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"The Road Not Taken," a poem by Robert Frost

Kennedy & Gioia, 7th edition, pp. 689

This worksheet is the second one on poetry.  Unlike the first poem, this one does not have a narrative formal structure (does not tell a story of sequential events), so the alternate interpretive strategy, which by now you should have studied,  is needed.  In brief, it consists of looking first at imagery, next at the imagery's tone, and last at how the key image or images may carry a deeper level of meaning through a device such as symbolism or metaphor.  To learn these poetic devices, the alternative interpretive strategy, and when to use it, before going further you should read these links in my website (all found within the Writing About Literature page):

Here are two links from You Tube, featuring, shall we say, very different readings of the poem:

LITERARY DEVICES WORKSHEET FOR "The Road Not Taken."

The "fudge factor" on this poem is that I am telling you up front that it is not a narrative poem; it is what I call an "internal monologue," basically the speaker of the poem thinking out loud about some single issue and/or event.  The questions take you through the alternative poetic interpretive strategy of imagery > tone > figurative language (symbol or metaphor, usually).

The Questions:  Five at Twenty Points Each

As a daily grade, answer these questions:

1.  Focus on the poem's first stanza.  The person in the poem is standing still, doing something.  This is visual imagery.  What is he doing?  In other words, what is the poem's dominant visual image?

2.  Read the rest of the poem, and come back to the first stanza.  Note the absence of any mood having to do with rushing, hurrying, and so forth.  Think of the opposite of that mindset, and look for evidence of it in the poem.  What then is the mood or tone of this poem?

3.  Now, consider again the dominant image of the poem, the visual image presented in the first stanza and continued throughout the poem.  There is a universally common thing that every person does, over and over again, which is symbolized by this visual image.  It might have to do with a job, a girlfriend/boyfriend, a college major, or something as trivial as what color shirt to wear today.  What human situation, in very general terms, is symbolized by the visual image in the poem, especially in stanza one?  Hint:  The man is standing at the fork in the road trying to make a ______________.

4.  Now note that the wood mentioned in stanza one is "a yellow wood."  Yellow is a universal symbol for caution.  Then too, yellow leaves signal that the season is autumn.  Often, the seasons are seen as metaphors for the "seasons" of a person's life.  If this is so, then the person in the poem may be older, in the "autumn" of his life.  So consider this as perhaps a message, and consider the tone you already identified in the poem.  I am suggesting that the poem's tone, the symbol of the color yellow, and the hint of it being late in one's life, all combine to send a similar message.  This message is actually a major part of the theme of the poem, and it relates to the general human situation you identified in your answer to #2What is the message sent by these three aspects of the poem (tone, the symbol yellow, and it being the "autumn" of the person's life)?  When a person is faced with _______, we should do what?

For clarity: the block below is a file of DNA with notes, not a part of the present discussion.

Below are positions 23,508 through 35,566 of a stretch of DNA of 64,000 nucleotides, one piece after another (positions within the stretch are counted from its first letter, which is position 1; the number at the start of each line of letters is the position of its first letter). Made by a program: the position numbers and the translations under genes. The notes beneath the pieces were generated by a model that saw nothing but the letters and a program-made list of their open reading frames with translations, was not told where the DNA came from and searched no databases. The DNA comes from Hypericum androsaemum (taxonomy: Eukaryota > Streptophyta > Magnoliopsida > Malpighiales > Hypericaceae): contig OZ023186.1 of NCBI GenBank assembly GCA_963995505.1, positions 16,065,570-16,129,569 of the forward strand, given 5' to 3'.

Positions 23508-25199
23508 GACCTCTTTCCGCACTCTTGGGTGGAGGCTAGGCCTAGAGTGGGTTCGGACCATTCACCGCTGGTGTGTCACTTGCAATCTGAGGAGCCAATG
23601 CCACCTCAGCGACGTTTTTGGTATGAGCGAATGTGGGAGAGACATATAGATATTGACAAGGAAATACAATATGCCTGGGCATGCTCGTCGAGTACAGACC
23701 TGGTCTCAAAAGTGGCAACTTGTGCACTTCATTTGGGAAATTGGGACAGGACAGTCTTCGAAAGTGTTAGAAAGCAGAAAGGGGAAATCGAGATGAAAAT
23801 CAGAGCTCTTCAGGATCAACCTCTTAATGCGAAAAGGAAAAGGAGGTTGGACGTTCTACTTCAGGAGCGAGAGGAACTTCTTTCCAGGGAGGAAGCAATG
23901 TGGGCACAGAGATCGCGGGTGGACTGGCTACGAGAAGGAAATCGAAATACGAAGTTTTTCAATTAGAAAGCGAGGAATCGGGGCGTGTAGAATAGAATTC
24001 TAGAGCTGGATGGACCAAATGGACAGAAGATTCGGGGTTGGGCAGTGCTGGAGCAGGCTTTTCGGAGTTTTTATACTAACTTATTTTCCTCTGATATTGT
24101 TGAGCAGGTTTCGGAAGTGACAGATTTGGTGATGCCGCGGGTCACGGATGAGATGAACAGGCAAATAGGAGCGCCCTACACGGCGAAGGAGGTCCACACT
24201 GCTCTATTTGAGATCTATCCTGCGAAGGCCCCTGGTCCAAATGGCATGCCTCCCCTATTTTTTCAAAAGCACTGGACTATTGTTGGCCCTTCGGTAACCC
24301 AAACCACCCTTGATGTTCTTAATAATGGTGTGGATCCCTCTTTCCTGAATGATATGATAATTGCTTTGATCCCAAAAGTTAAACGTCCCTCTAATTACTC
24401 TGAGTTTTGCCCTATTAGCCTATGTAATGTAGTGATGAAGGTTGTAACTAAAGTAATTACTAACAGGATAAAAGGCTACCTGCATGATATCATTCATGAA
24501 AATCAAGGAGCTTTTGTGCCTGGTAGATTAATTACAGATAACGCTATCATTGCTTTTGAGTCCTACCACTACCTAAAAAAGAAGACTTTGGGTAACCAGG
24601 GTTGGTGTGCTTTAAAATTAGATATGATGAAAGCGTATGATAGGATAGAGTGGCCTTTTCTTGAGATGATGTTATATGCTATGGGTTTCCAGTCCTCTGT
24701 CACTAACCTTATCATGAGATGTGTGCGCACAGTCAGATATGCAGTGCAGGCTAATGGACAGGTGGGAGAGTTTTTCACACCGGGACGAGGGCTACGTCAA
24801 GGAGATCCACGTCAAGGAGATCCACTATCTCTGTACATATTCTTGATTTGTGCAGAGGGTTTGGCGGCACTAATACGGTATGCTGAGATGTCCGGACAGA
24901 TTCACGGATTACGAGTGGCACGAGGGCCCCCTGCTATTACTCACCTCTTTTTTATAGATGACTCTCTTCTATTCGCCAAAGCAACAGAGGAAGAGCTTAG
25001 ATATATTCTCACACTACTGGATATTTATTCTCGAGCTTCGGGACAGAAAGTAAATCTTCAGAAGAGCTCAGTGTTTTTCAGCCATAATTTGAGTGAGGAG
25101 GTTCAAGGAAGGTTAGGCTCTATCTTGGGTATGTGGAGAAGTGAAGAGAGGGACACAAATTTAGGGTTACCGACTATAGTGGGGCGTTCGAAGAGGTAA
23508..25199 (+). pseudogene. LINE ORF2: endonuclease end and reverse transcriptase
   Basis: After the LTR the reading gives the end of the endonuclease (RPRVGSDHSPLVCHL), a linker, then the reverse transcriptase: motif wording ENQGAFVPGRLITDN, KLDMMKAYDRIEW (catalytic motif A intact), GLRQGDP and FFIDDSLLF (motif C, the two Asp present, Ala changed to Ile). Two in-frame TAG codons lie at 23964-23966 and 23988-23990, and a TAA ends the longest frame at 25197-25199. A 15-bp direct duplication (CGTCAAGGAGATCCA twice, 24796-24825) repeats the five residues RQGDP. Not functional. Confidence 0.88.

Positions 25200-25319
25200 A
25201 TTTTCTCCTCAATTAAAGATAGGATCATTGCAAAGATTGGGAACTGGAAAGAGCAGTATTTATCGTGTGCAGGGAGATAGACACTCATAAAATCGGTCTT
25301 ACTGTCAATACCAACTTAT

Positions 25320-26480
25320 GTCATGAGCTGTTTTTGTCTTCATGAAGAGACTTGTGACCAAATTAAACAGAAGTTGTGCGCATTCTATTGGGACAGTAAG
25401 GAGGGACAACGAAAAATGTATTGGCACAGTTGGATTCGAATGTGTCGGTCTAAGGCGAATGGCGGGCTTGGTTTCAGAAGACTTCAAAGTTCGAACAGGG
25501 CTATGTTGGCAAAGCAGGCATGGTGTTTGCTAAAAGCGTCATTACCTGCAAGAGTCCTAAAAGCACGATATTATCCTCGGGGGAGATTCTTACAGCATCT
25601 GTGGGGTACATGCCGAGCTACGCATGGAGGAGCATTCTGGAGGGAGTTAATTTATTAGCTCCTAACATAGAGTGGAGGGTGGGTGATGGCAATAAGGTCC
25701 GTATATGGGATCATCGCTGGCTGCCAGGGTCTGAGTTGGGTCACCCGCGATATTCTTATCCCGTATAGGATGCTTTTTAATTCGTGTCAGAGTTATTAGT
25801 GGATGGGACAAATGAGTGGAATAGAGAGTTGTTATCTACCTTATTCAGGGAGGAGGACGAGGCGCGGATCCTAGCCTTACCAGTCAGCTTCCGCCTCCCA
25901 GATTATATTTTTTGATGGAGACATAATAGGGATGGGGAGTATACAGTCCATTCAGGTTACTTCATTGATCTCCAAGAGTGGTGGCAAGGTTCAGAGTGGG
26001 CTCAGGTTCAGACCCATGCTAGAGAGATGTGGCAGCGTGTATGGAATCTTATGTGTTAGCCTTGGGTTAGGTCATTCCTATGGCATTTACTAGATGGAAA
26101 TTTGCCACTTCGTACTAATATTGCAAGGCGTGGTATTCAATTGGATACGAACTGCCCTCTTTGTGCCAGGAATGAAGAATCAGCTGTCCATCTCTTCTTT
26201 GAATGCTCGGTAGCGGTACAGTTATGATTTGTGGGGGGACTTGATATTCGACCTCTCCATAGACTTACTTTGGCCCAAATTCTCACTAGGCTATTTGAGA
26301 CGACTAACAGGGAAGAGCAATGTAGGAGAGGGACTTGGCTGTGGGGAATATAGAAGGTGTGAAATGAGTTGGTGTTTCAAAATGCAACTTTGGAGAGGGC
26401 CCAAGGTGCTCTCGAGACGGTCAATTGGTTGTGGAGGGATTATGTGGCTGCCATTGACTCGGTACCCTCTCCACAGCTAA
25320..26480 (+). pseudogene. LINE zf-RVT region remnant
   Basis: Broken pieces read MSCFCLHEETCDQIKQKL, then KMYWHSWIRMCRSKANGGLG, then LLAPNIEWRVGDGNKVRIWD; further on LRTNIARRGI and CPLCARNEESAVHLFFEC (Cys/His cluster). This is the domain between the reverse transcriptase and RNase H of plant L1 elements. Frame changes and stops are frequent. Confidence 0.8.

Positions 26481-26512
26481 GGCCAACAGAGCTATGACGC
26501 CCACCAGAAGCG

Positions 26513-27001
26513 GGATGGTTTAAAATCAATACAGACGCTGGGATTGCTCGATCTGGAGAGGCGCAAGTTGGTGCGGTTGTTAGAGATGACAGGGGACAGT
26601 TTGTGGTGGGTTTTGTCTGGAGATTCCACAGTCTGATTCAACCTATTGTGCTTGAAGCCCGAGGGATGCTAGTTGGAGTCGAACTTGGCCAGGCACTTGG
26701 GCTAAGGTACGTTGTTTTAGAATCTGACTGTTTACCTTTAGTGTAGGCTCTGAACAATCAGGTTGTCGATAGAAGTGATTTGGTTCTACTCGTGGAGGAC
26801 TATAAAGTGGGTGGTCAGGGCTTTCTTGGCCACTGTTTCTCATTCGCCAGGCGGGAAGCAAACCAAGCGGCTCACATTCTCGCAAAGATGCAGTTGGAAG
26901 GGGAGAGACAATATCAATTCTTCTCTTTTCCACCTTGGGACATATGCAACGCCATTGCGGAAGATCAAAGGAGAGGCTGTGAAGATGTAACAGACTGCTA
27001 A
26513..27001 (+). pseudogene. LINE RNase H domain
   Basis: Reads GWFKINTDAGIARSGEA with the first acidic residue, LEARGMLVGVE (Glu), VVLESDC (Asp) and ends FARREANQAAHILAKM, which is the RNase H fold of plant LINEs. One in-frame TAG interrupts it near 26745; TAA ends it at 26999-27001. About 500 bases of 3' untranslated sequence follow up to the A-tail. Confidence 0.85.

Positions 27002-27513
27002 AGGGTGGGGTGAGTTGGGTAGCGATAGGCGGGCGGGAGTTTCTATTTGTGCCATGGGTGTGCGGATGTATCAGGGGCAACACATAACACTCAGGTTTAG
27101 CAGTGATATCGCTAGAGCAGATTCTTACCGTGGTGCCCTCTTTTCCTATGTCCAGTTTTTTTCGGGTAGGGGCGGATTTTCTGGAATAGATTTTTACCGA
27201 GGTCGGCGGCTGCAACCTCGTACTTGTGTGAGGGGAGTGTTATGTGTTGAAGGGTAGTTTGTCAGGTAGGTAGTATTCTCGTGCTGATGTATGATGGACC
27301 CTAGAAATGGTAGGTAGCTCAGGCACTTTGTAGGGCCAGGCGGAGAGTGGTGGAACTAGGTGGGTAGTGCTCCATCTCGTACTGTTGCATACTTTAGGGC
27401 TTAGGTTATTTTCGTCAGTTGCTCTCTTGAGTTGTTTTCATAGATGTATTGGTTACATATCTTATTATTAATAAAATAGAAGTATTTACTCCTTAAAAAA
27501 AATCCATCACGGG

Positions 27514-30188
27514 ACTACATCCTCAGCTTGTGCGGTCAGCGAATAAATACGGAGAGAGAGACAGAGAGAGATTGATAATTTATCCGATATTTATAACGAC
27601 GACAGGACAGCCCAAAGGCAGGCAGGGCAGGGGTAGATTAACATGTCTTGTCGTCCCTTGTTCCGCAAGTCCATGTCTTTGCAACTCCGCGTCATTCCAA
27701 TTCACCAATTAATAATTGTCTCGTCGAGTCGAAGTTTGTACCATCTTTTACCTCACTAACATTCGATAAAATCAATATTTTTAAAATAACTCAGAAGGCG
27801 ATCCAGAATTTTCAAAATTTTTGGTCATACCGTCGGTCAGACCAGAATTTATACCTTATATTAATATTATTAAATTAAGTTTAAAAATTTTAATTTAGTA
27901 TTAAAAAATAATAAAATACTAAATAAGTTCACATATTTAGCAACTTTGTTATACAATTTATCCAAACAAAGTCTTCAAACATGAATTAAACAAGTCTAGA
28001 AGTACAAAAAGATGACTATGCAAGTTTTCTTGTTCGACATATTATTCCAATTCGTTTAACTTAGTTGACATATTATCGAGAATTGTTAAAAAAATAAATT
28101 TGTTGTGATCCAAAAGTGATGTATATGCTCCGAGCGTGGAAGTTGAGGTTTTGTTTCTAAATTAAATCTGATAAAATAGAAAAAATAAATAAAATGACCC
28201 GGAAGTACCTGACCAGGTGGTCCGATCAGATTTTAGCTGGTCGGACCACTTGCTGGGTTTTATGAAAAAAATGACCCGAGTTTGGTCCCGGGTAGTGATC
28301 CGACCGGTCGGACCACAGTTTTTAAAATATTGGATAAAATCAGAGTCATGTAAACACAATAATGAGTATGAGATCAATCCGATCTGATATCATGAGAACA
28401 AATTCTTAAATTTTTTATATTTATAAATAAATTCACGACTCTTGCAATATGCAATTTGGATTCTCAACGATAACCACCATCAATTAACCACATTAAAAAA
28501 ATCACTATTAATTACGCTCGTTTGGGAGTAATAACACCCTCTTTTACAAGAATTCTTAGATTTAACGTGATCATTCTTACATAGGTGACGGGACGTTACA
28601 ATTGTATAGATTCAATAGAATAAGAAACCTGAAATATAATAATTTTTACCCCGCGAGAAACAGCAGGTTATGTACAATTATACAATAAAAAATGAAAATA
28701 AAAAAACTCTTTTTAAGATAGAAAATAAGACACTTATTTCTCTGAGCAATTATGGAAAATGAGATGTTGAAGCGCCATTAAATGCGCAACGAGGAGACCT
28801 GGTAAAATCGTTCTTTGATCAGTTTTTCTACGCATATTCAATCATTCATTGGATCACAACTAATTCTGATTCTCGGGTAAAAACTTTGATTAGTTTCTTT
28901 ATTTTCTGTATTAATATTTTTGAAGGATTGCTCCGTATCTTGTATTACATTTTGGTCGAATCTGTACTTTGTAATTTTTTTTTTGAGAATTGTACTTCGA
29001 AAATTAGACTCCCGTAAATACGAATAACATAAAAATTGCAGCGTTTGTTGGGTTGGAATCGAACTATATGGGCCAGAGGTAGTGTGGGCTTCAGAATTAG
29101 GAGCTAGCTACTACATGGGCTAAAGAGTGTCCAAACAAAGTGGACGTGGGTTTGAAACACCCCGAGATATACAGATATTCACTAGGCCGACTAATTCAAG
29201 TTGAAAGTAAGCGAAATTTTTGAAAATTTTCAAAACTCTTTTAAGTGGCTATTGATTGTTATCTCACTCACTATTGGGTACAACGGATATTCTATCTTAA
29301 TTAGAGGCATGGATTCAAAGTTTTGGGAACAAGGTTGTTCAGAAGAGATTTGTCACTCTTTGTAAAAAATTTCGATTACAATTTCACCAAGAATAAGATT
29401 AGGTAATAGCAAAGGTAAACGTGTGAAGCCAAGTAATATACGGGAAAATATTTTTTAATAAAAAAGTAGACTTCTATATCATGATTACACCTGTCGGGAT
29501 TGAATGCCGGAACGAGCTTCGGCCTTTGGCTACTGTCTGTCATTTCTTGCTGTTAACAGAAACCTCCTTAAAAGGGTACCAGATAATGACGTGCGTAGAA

5.  In stanza two, the speaker of the poem takes the fork in the road which has "perhaps the better claim, / Because it was grassy and wanted wear . . ."  Then in the last stanza, he reiterates that he "took the one less traveled by" and concludes that it "has made all the difference."  All this can be seen as an allusion, which is a reference to something well known to most readers, something outside the poem--often some other famous literary work, or Greek/Roman mythology, or Christian Scripture.  In this case, the allusion seems to be to folk wisdom.  How many teenagers have had a parent ask them if all they ever do is what their friends do, and never thin for themselves?  Mom may ask "So if all your friends just walked off the edge of a cliff, would you follow them then too?"  The lesson implied by this allusion to folk wisdom can be seen as a second important part of the theme of the poem.  What is this implied lesson?  Lastly, put your answer to #4 together with this answer, and make a statement of the poem's theme.  Like this, perhaps:  When a person is faced with [the situation symbolized in stanza one], we should ______________ and we should also _________________.

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